Faced with stiff resistance from ranchers and farmers, the Obama administration has decided to scrap a national program intended to help authorities quickly identify and track livestock in the event of an animal disease outbreak.
In abandoning the program, called the National Animal Identification System, officials said they would start over in trying to devise a livestock tracing program that could win widespread support from the industry.
The officials said that it would be left to the states to devise many aspects of a new system, including requirements for identifying livestock.
New federal rules will be developed but the officials said they would apply only to animals being moved in interstate commerce, such as cattle raised in one state being transported to a slaughterhouse in another state.
It could take two years or more to create new federal rules, the officials said, and it was not clear how far the government would go to restrict the movement of livestock between states if the animals did not meet basic traceability standards.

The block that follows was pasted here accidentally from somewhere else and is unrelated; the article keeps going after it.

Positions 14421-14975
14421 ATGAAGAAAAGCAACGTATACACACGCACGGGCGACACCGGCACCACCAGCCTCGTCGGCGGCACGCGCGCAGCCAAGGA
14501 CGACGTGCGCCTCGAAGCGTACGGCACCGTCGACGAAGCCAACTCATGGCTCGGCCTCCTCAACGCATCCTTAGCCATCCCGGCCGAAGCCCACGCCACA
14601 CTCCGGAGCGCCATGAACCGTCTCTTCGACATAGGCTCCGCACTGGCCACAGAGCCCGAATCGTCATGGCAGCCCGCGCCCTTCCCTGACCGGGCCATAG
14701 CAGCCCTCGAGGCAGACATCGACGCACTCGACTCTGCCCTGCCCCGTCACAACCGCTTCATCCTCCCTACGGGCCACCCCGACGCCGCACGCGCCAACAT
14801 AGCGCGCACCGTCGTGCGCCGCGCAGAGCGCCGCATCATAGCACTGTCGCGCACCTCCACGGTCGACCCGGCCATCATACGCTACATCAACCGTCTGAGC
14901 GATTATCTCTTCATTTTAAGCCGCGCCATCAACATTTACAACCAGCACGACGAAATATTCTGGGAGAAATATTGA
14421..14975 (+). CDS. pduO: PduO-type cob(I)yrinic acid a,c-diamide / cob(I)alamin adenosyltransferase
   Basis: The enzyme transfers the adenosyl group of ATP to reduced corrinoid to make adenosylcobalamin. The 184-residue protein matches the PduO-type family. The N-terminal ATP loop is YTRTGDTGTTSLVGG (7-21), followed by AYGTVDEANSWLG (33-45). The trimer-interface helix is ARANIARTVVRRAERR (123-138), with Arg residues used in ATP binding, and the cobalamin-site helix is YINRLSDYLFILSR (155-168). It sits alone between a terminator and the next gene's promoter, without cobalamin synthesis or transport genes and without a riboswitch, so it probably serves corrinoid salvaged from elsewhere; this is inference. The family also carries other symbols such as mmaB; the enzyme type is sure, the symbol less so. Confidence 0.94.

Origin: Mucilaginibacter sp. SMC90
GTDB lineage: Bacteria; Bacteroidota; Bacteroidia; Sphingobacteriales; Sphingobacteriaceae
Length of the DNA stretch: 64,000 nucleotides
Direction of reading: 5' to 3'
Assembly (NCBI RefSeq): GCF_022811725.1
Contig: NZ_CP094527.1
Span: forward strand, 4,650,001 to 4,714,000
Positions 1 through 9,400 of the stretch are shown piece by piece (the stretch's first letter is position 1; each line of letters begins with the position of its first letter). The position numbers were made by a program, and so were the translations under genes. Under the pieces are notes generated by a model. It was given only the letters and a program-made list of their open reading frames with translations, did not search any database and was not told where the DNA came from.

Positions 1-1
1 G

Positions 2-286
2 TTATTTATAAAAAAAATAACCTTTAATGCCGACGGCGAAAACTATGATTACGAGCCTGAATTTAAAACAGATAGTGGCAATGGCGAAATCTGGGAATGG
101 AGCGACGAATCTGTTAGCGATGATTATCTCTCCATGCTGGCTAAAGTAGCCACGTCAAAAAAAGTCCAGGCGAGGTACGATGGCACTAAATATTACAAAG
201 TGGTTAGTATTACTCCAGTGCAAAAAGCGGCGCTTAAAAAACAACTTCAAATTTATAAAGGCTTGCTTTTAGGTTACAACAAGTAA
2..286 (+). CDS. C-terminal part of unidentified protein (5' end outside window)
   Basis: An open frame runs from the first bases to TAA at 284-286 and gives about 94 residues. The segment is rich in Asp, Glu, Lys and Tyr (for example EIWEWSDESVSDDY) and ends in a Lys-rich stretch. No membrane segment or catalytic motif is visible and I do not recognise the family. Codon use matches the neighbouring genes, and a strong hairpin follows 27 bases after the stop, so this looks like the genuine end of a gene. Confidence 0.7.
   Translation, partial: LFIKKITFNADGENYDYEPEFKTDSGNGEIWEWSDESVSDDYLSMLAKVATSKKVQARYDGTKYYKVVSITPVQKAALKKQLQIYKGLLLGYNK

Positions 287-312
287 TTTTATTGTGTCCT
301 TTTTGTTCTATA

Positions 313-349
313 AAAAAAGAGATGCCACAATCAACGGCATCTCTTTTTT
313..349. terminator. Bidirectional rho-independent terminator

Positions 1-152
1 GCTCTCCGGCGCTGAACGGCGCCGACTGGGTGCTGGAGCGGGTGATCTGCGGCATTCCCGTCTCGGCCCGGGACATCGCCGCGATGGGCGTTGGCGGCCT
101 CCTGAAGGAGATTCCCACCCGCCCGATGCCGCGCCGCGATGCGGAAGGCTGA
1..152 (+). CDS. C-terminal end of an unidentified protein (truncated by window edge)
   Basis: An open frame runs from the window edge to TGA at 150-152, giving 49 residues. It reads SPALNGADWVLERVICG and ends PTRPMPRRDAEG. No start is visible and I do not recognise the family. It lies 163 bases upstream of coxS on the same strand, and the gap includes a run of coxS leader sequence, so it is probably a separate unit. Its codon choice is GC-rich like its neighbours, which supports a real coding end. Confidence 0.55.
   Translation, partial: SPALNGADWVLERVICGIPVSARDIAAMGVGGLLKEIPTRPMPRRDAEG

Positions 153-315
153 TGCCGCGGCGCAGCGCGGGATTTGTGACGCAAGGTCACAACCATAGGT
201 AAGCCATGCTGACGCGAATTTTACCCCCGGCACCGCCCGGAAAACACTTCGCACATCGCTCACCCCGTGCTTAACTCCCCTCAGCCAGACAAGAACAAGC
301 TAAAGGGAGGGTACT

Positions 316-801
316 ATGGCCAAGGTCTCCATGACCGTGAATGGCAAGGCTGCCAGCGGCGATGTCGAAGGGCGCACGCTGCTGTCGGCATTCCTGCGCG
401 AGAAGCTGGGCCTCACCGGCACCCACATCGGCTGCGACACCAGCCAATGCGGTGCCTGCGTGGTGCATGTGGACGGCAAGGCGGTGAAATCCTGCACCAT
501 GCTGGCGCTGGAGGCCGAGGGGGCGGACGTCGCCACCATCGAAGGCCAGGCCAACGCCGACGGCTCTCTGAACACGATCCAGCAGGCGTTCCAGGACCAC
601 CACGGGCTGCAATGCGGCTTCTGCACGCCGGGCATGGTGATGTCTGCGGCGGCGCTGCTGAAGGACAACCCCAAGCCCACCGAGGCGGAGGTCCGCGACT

The old system, created by the Bush administration in 2004, received $142 million in federal financing, but gained the participation of only 40 percent of the nation’s livestock producers, according to a report by the Congressional Research Service.
When Mr. Vilsack took over the Agriculture Department last year, he began a series of public meetings on the identification program and was bombarded by strident opposition.
Agriculture officials said that most details of a new system would be worked out in the coming months through consultation with the livestock industry and the states.
Source: The New York Times, February 5, 2010
However, the USDA’s announcement raises questions, acccording to Paul Hamby, of Missouri Campaign for Liberty:
- What happens to producers in states where mandatory NAIS is already implemented, such as Wisconsin?
- What happens to producers who were sued, fined or have pending charges in those states?
- Will USDA try to redefine interstate commerce as was done in 1942 with Wickard vs Filburn ( http://conservapedia.com/Wickard_v._Filburn)?
- USDA states new policy will be implemented transparently through federal regulations and the full rulemaking process. Does this mean USDA bureaucrats will again make law for animal ID, subverting power away from Congress or state legislatures?
USDA Questions and Answers: New Animal Disease Traceability Framework: Download PDF.